Results from genomic analyses of metastatic tumor specimens collected at pretreatment and autopsy from patients with treatment-refractory metastatic small cell lung cancer (SCLC) showed evidence for tumor heterogeneity, and provided candidate oncogenesis driver genes in the settings of disease metastasis and acquired resistance to treatment. The findings from this study will be presented at the American Association for Cancer Research (AACR) Annual Meeting 2019.

Small cell lung cancer is a neuroendocrine carcinoma that is characterized by rapid growth and the early development of distant metastasis. Although many patients with metastatic SCLC respond to initial platinum-based chemotherapy, almost all develop progressive disease in a relatively short period of time. Furthermore, according to the abstract authors, there is no standard of care for second-line treatment in this disease, which is associated with a poor prognosis.

While genomic characterizations of metastatic SCLC have been previously performed, most of these studies focused on specimens from treatment-naive patients. In this study, whole-exome sequencing was performed on tumor specimens from multiple metastatic sites collected from 5 patients with treatment-refractory metastatic SCLC who underwent research autopsy. In addition, as a means of evaluating the presence and evolution of tumor heterogeneity in this diseases, whole exome-sequencing was also performed on corresponding pretreatment specimens, and was available for 3 of these patients.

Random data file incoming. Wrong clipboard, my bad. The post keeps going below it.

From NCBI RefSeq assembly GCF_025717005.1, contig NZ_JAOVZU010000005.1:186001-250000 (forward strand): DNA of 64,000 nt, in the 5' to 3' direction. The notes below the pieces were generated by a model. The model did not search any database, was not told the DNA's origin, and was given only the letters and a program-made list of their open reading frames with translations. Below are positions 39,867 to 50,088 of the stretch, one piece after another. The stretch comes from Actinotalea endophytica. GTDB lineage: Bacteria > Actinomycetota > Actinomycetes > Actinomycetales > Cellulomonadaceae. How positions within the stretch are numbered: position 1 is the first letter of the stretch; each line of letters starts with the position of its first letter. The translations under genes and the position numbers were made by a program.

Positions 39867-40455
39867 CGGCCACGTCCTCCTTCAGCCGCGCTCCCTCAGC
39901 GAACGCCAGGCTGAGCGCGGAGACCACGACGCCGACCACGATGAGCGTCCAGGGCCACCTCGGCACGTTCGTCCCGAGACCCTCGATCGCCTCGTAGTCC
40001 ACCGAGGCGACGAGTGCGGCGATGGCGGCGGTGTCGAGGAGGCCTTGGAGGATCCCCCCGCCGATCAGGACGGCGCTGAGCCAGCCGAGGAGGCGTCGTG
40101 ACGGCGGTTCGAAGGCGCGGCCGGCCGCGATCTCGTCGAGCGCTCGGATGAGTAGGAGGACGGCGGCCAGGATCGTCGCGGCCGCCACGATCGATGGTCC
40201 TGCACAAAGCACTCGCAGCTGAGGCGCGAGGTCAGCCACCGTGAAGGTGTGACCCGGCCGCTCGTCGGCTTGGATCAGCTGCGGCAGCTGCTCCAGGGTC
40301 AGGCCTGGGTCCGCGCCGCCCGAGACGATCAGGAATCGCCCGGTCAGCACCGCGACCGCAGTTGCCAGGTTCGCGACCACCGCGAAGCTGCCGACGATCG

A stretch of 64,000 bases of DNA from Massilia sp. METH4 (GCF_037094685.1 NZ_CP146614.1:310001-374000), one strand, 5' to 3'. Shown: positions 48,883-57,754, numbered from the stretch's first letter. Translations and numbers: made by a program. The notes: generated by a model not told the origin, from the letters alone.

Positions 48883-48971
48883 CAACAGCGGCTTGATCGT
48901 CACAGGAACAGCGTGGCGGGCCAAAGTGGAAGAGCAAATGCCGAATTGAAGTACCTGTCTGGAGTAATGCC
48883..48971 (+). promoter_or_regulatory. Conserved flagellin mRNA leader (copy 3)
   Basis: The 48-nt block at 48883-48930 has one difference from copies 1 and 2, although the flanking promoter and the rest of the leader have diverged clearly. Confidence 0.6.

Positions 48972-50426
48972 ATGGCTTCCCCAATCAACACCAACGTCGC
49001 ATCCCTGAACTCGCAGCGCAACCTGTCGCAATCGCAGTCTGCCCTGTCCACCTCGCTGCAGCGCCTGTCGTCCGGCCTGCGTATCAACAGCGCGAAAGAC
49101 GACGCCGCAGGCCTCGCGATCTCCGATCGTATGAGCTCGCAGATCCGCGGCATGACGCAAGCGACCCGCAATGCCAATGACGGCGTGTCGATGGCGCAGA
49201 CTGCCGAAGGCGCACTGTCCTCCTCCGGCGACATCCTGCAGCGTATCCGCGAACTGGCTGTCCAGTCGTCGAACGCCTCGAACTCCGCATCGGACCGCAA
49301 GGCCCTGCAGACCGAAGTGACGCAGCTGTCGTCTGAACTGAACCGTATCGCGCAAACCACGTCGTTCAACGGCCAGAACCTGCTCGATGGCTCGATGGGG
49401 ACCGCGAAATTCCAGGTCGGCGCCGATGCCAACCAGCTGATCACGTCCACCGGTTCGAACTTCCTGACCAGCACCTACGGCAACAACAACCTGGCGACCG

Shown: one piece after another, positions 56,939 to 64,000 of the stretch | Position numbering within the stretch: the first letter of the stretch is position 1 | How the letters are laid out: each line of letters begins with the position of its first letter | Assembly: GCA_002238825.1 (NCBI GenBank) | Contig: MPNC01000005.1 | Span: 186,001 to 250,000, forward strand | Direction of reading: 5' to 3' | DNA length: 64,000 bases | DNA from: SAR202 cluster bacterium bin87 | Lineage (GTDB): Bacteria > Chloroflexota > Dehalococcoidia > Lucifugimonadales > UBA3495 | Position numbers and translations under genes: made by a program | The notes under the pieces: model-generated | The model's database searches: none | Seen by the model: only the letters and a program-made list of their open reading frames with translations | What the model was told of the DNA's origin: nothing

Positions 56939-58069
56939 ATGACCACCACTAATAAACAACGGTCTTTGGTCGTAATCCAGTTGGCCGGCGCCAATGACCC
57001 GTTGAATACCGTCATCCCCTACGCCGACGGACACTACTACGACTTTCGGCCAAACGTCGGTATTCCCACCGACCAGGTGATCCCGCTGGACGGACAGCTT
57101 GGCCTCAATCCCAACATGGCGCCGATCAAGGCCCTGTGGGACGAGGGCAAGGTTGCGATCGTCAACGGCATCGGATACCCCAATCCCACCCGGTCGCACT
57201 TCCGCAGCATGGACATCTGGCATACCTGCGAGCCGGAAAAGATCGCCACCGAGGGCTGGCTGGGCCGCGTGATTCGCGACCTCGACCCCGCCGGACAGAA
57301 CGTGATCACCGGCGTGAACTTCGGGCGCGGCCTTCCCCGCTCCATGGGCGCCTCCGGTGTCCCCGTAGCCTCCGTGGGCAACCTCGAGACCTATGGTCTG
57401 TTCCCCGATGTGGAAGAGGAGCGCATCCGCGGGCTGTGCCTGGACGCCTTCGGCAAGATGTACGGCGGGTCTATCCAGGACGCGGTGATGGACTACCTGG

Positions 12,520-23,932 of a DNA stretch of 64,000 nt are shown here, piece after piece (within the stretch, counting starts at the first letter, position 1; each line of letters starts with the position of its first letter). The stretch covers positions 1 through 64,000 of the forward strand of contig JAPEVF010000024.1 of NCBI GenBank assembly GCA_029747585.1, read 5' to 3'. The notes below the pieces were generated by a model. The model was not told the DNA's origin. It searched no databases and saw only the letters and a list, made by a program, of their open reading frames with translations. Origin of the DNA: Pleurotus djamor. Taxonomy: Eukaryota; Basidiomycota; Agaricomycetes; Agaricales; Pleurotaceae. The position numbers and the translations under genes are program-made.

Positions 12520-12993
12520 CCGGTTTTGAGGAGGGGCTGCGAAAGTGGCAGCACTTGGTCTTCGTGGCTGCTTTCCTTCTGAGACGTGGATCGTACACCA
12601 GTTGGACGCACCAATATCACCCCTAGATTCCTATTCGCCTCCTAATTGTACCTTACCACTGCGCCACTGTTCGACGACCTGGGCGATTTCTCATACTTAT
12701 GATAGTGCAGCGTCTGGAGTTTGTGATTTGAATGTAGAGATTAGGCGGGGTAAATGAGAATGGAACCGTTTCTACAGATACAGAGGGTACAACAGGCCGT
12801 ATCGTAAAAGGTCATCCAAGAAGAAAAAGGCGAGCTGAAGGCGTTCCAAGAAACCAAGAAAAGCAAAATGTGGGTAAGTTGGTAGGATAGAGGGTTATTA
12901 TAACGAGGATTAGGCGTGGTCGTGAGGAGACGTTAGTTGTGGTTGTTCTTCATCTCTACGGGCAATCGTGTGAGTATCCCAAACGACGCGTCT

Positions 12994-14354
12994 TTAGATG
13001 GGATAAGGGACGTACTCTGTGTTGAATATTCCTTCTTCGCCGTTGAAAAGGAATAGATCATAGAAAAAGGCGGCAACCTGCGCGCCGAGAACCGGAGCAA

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Key study findings of whole-genome sequencing of tumor specimens obtained at autopsy included the identification of inactivating alterations in the tumor suppressor genes TP53 and RB1 in all and some tumor specimens, respectively. Furthermore, deletion of the tumor suppressor gene, APC, was observed in almost all of these specimens, and this result was reported to be consistent with modifications in WNT signaling associated with chemoresistance. In addition, deletion of the PTEN tumor suppressor gene was observed in 1 patient with brain metastasis.


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Importantly, a comparison of the genomic characterization of pretreatment and posttreatment tumor specimens revealed the presence of extensive clonal heterogeneity in both sets of tumors. This result suggested that tumor heterogeneity occurs early and is preserved during the course of the disease.

Reference

  1. Chen H-Z, Bonneville R, Krook MA, et al. Genomic characterization of recurrent small cell lung cancer through research autopsy reveals clonal diversity and candidate driver of chemoresistance. Presentation at: American Association for Cancer Research (AACR) Annual Meeting 2019; March 29–April 3, 2019; Atlanta, GA. Abstract 748/22.